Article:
Our Legacy & Timeline
St. Vincent de Paul & St. Louise de Marillac
The Daughters of Charity were founded in Paris, France, by St. Vincent de Paul and St. Louise de Marillac. Deeply concerned about the poverty and suffering surrounding them, they brought together a group of young women who shared their dedication of helping the poor and the sick. These first 12 peasant girls were unlike other Sisters at the time, in terms of both social and economic status, and their desire to live and work among those in need. This challenged conventions, because Sisters in the 17th century predominantly lived cloistered lives, with less interaction with individuals suffering on the streets.
On the eve of St. Andrew’s Feast, 29th November 1633, they bound themselves to Christ with simple vows that were to be reaffirmed annually. St. Vincent de Paul wrote:
“The Daughters of Charity have… for a convent, the houses of the sick; for cell, a rented room; for chapel, the parish church; for cloister, the streets of the city; for enclosure, obedience; for grille, the fear of God; and for veil, holy modesty.”
Establishment in Great Britain
The Daughters of Charity sent its first group of six Sisters from Paris to Salford and Manchester in June 1847. They experienced such sustained verbal and physical harassment that they were withdrawn in less than two years.
In 1857 Sisters were once again sent to England, this time to the steel town of Sheffield in Yorkshire. Here they flourished, becoming established, well respected and loved by the local people. By 1900, the Daughters of Charity had 37 canonically erected houses in England and 6 in Scotland. The Sisters could be found working, in some the worst social settings of the day, – nursing, teaching, childcare, social work and parish visiting.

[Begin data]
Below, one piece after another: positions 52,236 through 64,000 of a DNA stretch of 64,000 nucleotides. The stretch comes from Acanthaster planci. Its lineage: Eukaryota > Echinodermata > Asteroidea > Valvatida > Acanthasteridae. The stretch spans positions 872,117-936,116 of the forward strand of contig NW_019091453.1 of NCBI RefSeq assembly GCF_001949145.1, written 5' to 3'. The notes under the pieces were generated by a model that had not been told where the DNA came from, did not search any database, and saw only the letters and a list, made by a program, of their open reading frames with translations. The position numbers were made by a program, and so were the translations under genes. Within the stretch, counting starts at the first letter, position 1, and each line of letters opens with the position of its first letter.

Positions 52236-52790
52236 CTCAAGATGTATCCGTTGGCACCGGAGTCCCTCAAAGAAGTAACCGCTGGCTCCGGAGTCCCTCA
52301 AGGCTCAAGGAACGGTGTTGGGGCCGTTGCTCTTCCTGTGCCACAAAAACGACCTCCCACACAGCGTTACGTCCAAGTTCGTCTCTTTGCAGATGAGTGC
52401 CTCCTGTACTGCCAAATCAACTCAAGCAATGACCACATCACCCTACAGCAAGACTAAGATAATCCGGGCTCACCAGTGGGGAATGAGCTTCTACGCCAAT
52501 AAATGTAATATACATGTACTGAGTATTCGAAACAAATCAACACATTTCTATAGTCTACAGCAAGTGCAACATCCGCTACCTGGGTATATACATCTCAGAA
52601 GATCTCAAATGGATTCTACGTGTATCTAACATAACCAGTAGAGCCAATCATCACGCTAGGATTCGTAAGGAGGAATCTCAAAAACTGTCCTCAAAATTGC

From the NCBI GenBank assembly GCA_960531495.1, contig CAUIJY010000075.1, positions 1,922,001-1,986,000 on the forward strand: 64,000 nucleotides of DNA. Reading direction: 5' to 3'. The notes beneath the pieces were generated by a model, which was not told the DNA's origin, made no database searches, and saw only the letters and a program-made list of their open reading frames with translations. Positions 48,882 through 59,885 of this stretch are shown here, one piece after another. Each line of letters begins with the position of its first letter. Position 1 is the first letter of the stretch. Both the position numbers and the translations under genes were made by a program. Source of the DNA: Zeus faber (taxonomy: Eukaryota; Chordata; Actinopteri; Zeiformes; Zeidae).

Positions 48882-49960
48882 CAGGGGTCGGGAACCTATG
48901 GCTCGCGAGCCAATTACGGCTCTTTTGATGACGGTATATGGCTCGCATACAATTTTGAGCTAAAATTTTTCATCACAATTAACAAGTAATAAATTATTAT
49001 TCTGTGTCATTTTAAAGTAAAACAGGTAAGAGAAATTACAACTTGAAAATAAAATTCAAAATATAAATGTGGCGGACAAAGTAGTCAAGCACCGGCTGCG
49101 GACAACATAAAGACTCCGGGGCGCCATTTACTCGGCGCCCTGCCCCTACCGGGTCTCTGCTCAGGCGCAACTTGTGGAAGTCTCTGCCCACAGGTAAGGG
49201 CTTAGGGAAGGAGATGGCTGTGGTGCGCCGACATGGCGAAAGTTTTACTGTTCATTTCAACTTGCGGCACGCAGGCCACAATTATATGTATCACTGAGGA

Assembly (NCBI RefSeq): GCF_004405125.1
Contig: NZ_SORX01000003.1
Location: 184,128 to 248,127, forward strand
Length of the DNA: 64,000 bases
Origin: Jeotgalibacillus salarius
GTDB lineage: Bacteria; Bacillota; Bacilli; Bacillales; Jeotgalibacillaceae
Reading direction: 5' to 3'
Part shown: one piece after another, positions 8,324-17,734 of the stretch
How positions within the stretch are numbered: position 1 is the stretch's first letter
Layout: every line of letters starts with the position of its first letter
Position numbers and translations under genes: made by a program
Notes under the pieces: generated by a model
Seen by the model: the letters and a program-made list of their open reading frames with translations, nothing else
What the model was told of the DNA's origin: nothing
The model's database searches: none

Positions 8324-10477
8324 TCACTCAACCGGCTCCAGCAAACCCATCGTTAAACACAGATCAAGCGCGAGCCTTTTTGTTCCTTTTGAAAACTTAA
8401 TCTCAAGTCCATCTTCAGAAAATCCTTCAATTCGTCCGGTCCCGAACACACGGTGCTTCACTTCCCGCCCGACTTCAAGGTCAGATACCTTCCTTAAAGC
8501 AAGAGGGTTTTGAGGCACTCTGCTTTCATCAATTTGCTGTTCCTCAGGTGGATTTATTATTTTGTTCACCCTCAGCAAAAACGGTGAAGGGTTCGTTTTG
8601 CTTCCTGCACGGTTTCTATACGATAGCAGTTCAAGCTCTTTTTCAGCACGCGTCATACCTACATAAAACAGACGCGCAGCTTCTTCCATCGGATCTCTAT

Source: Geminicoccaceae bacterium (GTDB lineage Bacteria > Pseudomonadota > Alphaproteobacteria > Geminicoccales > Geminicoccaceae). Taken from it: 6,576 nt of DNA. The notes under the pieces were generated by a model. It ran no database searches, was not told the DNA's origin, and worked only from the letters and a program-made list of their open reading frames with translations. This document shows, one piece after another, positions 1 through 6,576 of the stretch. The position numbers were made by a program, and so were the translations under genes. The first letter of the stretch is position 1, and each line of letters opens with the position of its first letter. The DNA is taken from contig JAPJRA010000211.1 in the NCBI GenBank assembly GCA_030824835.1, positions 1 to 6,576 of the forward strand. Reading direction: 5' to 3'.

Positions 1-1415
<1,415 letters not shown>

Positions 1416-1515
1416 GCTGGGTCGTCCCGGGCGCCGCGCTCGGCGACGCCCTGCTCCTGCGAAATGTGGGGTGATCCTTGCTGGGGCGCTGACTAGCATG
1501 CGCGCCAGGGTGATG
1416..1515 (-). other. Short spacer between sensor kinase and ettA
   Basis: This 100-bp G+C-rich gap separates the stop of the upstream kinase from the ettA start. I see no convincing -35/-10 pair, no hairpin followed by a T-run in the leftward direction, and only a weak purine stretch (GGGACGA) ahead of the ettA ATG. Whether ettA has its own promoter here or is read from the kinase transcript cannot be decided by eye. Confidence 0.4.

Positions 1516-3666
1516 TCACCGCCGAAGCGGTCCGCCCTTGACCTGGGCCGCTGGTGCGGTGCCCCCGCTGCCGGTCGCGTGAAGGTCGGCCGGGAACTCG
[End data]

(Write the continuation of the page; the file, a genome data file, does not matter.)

Overseas Mission & Development
Between 1870 and 2003, seventy-four Sisters from the province were missionaries through the Company’s Mission Ad Gentes programme. They served in Algeria, Australia, China, Egypt, Ethiopia, France, Greece, Israel, Italy, Lebanon, Nigeria, Spain and Turkey.
Establishment in Australia
In 1926 the Australian foundation came about as a mission from the Daughters in Britain and Ireland, at the request of Bishop Michael O’Farrell CM, Bishop of Bathurst. This foundation became a province in 1963.
Integration and the creation of the Rosalie Rendu Province
On 11th March 2020, the Provinces of Great Britain and Australia united to form the Rosalie Rendu Province.
It is not enough to give bread; love must be our calling.
[St Vincent de Paul]